additional time because of the market™s sharp rebound.
or stock in their brokerage account, or to decide which
But they, and the brokerage firms on the hook for their
securities they want to sell to cover their debts. And
loans, could have been in even worse shape if stock
some firms, such as Waterhouse, also sold out some
prices had continued to plummet.
customers™ accounts without any prior notice, as they
are allowed to under margin-loan agreements signed
by customers. SOURCE: Abridged from Ruth Smith, “Margin Investors Learn the
Investors generally can borrow as much as 50% of Hard Way That Brokers Can Get Tough on Loans,” The Wall Street
Journal, April 27, 2000.
the value of their stocks. Once the purchase is com-

Why do investors buy securities on margin? They do so when they wish to invest an
amount greater than their own money allows. Thus, they can achieve greater upside potential,
but they also expose themselves to greater downside risk.
To see how, let™s suppose an investor is bullish on IBM stock, which is selling for $100 per
share. An investor with $10,000 to invest expects IBM to go up in price by 30% during the
next year. Ignoring any dividends, the expected rate of return would be 30% if the investor in-
vested $10,000 to buy 100 shares.
But now assume the investor borrows another $10,000 from the broker and invests it in
IBM, too. The total investment in IBM would be $20,000 (for 200 shares). Assuming an in-
terest rate on the margin loan of 9% per year, what will the investor™s rate of return be now
(again ignoring dividends) if IBM stock goes up 30% by year™s end?
Bodie’Kane’Marcus: I. Elements of Investments 3. How Securities Are © The McGraw’Hill
Essentials of Investments, Traded Companies, 2003
Fifth Edition

EXCE L Applications www.mhhe.com/bkm

> Buying on Margin

The Excel spreadsheet model below is built using the text example for IBM. The model makes
it easy to analyze the impacts of different margin levels and the volatility of stock prices. It also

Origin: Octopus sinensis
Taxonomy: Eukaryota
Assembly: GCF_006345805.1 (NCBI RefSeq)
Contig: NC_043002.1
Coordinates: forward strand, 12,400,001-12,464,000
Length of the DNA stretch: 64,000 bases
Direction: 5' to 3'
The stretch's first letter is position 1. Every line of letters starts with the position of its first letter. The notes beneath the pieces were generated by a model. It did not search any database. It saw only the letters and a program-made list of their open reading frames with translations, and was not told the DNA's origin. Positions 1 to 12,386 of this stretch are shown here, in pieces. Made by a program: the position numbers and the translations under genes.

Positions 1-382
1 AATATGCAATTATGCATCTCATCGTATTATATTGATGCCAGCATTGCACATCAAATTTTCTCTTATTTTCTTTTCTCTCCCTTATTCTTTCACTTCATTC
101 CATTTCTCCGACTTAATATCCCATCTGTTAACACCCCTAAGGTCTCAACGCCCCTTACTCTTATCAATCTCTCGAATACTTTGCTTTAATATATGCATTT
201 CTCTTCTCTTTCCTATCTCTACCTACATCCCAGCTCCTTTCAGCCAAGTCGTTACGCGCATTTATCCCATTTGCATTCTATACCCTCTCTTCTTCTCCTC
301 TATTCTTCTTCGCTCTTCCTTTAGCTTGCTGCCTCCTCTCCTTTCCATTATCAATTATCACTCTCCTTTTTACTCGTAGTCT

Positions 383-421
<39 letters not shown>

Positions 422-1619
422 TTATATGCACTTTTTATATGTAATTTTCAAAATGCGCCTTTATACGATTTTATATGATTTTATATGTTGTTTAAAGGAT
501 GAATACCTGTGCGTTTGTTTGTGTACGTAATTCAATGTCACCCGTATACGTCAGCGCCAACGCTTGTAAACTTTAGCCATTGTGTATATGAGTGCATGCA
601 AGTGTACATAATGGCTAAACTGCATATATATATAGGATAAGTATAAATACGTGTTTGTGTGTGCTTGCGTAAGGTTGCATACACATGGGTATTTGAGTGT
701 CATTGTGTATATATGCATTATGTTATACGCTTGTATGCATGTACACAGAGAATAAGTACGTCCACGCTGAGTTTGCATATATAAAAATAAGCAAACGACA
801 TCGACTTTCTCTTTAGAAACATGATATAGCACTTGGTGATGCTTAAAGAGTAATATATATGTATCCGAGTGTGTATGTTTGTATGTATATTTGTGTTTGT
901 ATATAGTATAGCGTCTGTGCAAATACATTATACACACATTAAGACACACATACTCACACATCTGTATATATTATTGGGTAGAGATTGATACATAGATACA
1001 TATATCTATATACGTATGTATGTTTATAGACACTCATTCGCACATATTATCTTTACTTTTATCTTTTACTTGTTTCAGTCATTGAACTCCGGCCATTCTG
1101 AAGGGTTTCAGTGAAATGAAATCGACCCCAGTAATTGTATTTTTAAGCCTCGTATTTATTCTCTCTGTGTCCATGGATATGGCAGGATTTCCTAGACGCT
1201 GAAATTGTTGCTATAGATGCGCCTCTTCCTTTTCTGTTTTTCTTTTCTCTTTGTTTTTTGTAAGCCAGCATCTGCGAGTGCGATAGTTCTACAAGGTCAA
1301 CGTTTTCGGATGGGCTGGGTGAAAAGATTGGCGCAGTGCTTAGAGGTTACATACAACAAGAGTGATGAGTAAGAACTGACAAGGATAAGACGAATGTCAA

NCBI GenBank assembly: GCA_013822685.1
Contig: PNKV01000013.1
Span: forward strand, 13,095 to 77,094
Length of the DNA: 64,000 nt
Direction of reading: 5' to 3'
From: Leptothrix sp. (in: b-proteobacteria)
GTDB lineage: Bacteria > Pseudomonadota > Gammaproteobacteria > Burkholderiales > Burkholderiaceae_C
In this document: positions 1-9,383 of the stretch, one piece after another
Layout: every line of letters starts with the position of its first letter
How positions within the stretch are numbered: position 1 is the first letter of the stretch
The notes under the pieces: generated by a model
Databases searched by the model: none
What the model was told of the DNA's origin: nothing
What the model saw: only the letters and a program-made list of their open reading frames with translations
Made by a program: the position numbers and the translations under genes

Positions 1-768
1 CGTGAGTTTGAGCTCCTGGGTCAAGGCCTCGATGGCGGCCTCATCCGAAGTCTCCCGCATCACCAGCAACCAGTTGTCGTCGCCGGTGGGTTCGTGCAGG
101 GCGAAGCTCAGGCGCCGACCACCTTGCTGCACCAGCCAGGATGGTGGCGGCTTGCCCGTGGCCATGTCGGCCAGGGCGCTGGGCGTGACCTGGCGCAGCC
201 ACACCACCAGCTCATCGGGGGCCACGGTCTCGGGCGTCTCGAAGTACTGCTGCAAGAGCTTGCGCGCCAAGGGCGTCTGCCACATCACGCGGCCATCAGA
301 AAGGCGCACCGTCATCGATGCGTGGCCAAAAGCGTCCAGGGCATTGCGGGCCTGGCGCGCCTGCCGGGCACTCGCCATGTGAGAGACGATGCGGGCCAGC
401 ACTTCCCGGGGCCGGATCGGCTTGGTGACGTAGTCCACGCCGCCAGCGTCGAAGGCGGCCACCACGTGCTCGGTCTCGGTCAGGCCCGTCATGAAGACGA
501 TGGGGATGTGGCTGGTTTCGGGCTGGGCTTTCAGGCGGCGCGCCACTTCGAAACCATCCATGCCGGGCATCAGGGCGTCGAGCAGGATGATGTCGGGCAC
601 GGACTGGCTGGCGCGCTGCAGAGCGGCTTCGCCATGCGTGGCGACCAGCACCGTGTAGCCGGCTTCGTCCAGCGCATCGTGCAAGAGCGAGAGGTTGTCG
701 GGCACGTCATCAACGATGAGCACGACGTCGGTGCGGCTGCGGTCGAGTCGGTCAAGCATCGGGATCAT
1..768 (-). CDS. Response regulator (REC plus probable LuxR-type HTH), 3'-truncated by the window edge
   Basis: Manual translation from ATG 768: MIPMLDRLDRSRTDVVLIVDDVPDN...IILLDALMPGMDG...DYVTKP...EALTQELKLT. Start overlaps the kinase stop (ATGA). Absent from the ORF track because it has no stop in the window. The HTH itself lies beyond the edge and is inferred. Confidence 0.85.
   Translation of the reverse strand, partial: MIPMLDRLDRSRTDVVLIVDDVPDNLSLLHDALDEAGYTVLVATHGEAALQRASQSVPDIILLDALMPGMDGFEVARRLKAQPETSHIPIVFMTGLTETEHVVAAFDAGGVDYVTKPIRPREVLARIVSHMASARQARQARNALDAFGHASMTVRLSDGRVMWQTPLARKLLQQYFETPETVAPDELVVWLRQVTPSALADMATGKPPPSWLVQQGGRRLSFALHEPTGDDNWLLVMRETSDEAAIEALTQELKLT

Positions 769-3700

allows you to compare return on investment for a margin trade with a trade using no borrowed
funds. The original price ranges for the text example are highlighted for your reference.
You can learn more about this spreadsheet model using the interactive version available on our
website at www.mhhe.com/bkm.

2 Buying on Margin Ending Return on Ending Return with
3 St Price Investment St Price No Margin
4 Initial Equity Investment 10,000.00 51.00% 30.00%
5 Amount Borrowed 10,000.00 30 -149.00% 30 -70.00%
6 Initial Stock Price 100.00 40 -129.00% 40 -60.00%
7 Shares Purchased 200 50 -109.00% 50 -50.00%
8 Ending Stock Price 130.00 60 -89.00% 60 -40.00%
9 Cash Dividends During Hold Per. 0.00 70 -69.00% 70 -30.00%
10 Initial Margin Percentage 50.00% 80 -49.00% 80 -20.00%
11 Maintenance Margin Percentage 30.00% 90 -29.00% 90 -10.00%
12 100 -9.00% 100 0.00%
13 Rate on Margin Loan 9.00% 110 11.00% 110 10.00%
14 Holding Period in Months 12 120 31.00% 120 20.00%
15 130 51.00% 130 30.00%
16 Return on Investment 140 71.00% 140 40.00%
17 Capital Gain on Stock 6000.00 150 91.00% 150 50.00%
18 Dividends 0.00
19 Interest on Margin Loan 900.00
20 Net Income 5100.00
21 Initial Investment 10000.00
22 Return on Investment 51.00%
24 Margin Call:
25 Margin Based on Ending Price 61.54%
26 Price When Margin Call Occurs $71.43
29 Return on Stock without Margin 30.00%

The 200 shares will be worth $26,000. Paying off $10,900 of principal and interest on the
margin loan leaves $15,100 (i.e., $26,000 $10,900). The rate of return in this case will be

$15,100 $10,000

The investor has parlayed a 30% rise in the stock™s price into a 51% rate of return on the
$10,000 investment.
Doing so, however, magnifies the downside risk. Suppose that, instead of going up by 30%,
the price of IBM stock goes down by 30% to $70 per share. In that case, the 200 shares will
be worth $14,000, and the investor is left with $3,100 after paying off the $10,900 of princi-
pal and interest on the loan. The result is a disastrous return of

3,100 10,000